BIEMER, PAUL P., ROBERT M. GROVES, LARS E. LYBERO, NANCY A. MATHIOWETZ, AND SEYMOUR SUDMAN, EDS. 1991. Measurement Errors in Surveys. New York: Wiley.
This advanced and technically sophisticated book contains chapters that review and document the state of scientific knowledge on measurement errors in surveys associated with the questionnaire, respondents, interviewers, and the survey mode. Attention is also given to the issue of "modeling measurement errors and their effects on estimation and data analysis."
The chapters on questionnaire design cover the order of items within questionnaires and the choice of response alternatives. Recent work on "cognitively designed" questionnaires is included. The sections on respondents and interviewers and the errors they can contribute to surveys include problems with recall, self versus proxy responses, interviewer training, and other topics. In addition to reviewing what is known about methods meant to reduce potential measurement errors, the book also covers techniques that can help estimate the nature and size of various measurement errors and shows some ways for using these techniques to make statistical adjustments to improve the accuracy of estimates.
BRADBURN, NORMAN M., SEYMOUR SUDMAN, AND ASSOCIATES. 1979. Improving Interview Methods and Questionnaire Design. San Francisco: Jossey-Bass.
This scholarly book uses the research findings from a joint research program on "response effects in surveys" that was carried out by NORC at the University of Chicago and the Survey Research Lab at the University of Illinois in the 1970s to describe and explain survey procedures that are likely to yield accurate reporting of answers by respondents. Readers need not be statistically sophisticated to be able to understand the text, but they will need a moderately advanced understanding of research methods for the book to be of value. The authors' intended audiences are survey data collectors and students and researchers of response effects.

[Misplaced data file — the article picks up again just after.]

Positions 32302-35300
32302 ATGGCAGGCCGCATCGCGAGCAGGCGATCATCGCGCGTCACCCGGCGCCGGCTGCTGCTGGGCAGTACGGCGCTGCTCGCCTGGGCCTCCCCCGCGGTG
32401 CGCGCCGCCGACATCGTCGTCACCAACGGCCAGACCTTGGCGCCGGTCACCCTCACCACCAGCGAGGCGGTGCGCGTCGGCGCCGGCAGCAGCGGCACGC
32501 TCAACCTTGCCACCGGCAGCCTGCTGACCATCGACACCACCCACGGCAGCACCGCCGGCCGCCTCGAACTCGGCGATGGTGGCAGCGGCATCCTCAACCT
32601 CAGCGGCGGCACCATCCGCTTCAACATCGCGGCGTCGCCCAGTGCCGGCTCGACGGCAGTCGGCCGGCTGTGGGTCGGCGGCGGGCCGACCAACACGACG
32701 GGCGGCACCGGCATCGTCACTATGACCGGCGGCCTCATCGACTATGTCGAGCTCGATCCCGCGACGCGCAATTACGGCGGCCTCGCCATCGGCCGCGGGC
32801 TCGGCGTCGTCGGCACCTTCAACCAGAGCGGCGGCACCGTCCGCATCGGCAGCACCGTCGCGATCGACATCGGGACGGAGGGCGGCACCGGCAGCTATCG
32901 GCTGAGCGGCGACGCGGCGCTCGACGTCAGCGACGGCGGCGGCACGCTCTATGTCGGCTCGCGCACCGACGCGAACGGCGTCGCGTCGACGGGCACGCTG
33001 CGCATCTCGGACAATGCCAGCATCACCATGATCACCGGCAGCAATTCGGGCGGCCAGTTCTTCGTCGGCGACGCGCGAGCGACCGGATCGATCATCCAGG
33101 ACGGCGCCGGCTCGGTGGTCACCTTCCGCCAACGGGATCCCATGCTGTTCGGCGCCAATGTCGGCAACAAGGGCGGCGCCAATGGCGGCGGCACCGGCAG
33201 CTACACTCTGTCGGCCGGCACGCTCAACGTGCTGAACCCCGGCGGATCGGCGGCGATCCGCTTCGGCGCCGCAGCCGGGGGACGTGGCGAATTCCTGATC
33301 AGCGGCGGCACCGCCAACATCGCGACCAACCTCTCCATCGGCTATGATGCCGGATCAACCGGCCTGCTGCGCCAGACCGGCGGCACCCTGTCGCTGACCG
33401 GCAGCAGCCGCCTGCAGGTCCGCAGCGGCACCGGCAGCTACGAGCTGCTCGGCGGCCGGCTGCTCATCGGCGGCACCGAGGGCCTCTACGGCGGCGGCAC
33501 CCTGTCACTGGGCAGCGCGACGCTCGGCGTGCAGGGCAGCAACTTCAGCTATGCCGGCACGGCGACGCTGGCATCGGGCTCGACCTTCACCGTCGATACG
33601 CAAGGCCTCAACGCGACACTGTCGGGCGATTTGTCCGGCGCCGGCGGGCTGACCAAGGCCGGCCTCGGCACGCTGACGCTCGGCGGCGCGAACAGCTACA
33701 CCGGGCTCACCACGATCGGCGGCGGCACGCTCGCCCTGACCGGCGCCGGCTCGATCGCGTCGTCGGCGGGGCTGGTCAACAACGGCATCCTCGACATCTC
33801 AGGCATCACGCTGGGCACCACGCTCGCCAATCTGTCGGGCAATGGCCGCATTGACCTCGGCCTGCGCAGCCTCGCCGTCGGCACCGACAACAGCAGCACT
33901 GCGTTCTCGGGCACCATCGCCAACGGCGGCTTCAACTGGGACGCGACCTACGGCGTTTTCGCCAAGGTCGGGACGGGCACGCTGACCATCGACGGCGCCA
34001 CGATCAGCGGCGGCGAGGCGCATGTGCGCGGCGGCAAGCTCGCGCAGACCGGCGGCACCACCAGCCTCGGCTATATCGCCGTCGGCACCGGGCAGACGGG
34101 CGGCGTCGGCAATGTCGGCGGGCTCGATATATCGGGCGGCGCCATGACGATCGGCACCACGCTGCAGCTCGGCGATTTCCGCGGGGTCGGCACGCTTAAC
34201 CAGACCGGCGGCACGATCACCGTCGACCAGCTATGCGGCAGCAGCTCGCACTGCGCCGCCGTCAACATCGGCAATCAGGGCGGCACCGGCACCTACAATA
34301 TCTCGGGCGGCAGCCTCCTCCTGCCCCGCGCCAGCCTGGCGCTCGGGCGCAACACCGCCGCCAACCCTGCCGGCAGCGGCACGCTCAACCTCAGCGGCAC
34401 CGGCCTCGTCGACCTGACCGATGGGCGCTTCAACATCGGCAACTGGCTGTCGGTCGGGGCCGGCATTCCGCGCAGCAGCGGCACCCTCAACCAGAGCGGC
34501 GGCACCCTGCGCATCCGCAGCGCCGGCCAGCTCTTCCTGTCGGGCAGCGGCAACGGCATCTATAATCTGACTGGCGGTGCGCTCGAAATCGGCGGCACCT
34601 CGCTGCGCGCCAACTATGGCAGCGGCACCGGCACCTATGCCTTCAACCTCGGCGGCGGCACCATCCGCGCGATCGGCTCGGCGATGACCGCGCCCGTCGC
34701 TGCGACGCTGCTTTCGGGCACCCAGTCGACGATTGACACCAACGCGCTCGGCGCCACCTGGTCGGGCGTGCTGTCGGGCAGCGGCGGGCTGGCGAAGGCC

The chapters deal with three causes of response effects: interviewer characteristics; respondent characteristics; and "variables that derive from the nature and the structure of the interviewing task." The effects of these factors are considered separately for attitudinal questions, nonthreatening behavioral questions, and threatening behavioral questions. For attitudinal questions, task variables were more strongly related to response effects than respondent-interviewer characteristics, except when the characteristics were related to what was being measured (e.g., racial attitudes). For both nonthreatening and threatening behavioral questions, respondent memory factors were most strongly related to response effects (more so in the case of the threatening questions), whereas interviewer-respondent characteristics were unrelated to effects.
CONVERSE, JEAN M., AND STANLEY PRESSER. 1986. Survey Questions: Handcrafting the Standardized Questionnaire. Newbury Park, Calif.: Sage.
This very brief volume (only 80 pages) in a series on quantitative applications in the social sciences is the standard for brief introduction to designing and evaluating questionnaires. It consists of three chapters that the authors describe as "concentric